Occupational Asthma Reference

Tagiyeva N, Teo E, Fielding S, Devereux G, Semple S, Douglas G, Occupational exposure to asthmagens and adult onset wheeze and lung function in people who did not have childhood wheeze: A 50-year cohort study, Environ Int, 2016;94:60-68,

Keywords: incidence, oa, food, wood, biocide, ep, ls, FEV1, key

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Abstract

Background
There are few prospective studies that relate the development of adult respiratory disease with exposure to occupational asthmagens.

Objective
To evaluate the risk of adult onset wheeze (AOW) and obstructive lung function associated with occupational exposures over 50 years.

Methods
A population-based randomly selected cohort of children who had not had asthma or wheezing illness, recruited in 1964 at age 10–15 years, was followed-up in 1989, 1995, 2001 and 2014 by spirometry and respiratory questionnaire. Occupational histories were obtained in 2014 and occupational exposures determined with an asthma-specific job exposure matrix. The risk of AOW and lung function impairment was analysed in subjects without childhood wheeze using logistic regression and linear mixed effects models.

Results
All 237 subjects (mean age: 61 years, 47% male, 52% ever smoked) who took part in the 2014 follow-up had completed spirometry. Among those who did not have childhood wheeze, spirometry was measured in 93 subjects in 1989, in 312 in 1995 and in 270 subjects in 2001 follow-up. For longitudinal analysis of changes in FEV1 between 1989 and 2014 spirometry records were available on 191 subjects at three time points and on 45 subjects at two time points, with a total number of 663 records. AOW and FEV1 < LLN were associated with occupational exposure to food-related asthmagens (adjusted odds ratios (adjORs) 95% CI: 2.7 [1.4, 5.1] and 2.9 [1.1, 7.7]) and biocides/fungicides (adjOR 95% CI: 1.8 [1.1, 3.1] and 3.4 [1.1, 10.8]), with evident dose-response effect (p-trends < 0.05). Exposure to food-related asthmagens was also associated with reduced FEV1, FVC and FEF25–75% (adjusted regression coefficients 95% CI: - 7.2 [- 12.0, - 2.4], - 6.2 [- 10.9, - 1.4], and - 13.3[- 23.4, - 3.3]). Exposure to wood dust was independently associated with AOW, obstructive lung function and reduced FEF25–75%. Excess FEV1 decline of 6-8ml/year was observed with occupational exposure to any asthmagen, biocides/fungicides and food-related asthmagens (p < 0.05).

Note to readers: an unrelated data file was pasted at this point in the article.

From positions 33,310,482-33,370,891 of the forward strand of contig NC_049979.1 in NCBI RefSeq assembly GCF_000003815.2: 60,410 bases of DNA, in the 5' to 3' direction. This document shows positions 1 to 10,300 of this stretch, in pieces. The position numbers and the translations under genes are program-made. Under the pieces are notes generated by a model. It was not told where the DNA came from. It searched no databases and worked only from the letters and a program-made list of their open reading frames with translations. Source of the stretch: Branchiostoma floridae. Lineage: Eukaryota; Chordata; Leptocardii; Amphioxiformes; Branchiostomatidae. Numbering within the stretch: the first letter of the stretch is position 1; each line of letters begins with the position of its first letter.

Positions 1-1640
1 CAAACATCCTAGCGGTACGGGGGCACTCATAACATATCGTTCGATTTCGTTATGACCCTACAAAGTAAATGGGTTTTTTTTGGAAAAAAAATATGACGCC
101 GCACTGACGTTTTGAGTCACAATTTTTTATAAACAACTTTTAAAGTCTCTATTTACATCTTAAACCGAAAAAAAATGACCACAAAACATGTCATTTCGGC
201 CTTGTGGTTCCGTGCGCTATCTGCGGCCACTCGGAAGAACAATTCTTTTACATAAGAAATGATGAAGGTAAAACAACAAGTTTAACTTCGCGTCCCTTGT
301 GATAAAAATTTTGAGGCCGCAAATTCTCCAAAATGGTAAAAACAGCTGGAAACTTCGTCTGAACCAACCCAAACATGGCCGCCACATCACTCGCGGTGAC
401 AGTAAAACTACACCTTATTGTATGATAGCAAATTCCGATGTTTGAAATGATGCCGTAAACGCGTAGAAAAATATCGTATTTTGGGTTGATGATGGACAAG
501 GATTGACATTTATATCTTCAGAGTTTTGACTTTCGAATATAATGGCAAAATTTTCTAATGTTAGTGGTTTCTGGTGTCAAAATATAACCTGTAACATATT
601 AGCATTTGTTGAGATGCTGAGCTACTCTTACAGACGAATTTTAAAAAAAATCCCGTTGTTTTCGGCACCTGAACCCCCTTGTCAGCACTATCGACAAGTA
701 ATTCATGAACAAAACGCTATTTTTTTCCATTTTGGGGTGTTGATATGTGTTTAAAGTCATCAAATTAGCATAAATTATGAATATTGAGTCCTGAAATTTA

Conclusions
This longitudinal study confirmed previous findings of increased risks of adult onset wheezing illness with occupational exposure to specific asthmagens. A novel finding was the identification of food-related asthmagens and biocides/fungicides as potential new occupational risk factors for lung function impairment in adults without childhood wheeze.

Plain text: Background There are few prospective studies that relate the development of adult respiratory disease with exposure to occupational asthmagens. Objective To evaluate the risk of adult onset wheeze (AOW) and obstructive lung function associated with occupational exposures over 50 years. Methods A population-based randomly selected cohort of children who had not had asthma or wheezing illness, recruited in 1964 at age 10-15 years, was followed-up in 1989, 1995, 2001 and 2014 by spirometry and respiratory questionnaire. Occupational histories were obtained in 2014 and occupational exposures determined with an asthma-specific job exposure matrix. The risk of AOW and lung function impairment was analysed in subjects without childhood wheeze using logistic regression and linear mixed effects models. Results All 237 subjects (mean age: 61 years, 47% male, 52% ever smoked) who took part in the 2014 follow-up had completed spirometry. Among those who did not have childhood wheeze, spirometry was measured in 93 subjects in 1989, in 312 in 1995 and in 270 subjects in 2001 follow-up. For longitudinal analysis of changes in FEV1 between 1989 and 2014 spirometry records were available on 191 subjects at three time points and on 45 subjects at two time points, with a total number of 663 records. AOW and FEV1 < LLN were associated with occupational exposure to food-related asthmagens (adjusted odds ratios (adjORs) 95% CI: 2.7 [1.4, 5.1] and 2.9 [1.1, 7.7]) and biocides/fungicides (adjOR 95% CI: 1.8 [1.1, 3.1] and 3.4 [1.1, 10.8]), with evident dose-response effect (p-trends < 0.05). Exposure to food-related asthmagens was also associated with reduced FEV1, FVC and FEF25-75% (adjusted regression coefficients 95% CI: - 7.2 [- 12.0, - 2.4], - 6.2 [- 10.9, - 1.4], and - 13.3[- 23.4, - 3.3]). Exposure to wood dust was independently associated with AOW, obstructive lung function and reduced FEF25-75%. Excess FEV1 decline of 6-8ml/year was observed with occupational exposure to any asthmagen, biocides/fungicides and food-related asthmagens (p < 0.05). Conclusions This longitudinal study confirmed previous findings of increased risks of adult onset wheezing illness with occupational exposure to specific asthmagens. A novel finding was the identification of food-related asthmagens and biocides/fungicides as potential new occupational risk factors for lung function impairment in adults without childhood wheeze.

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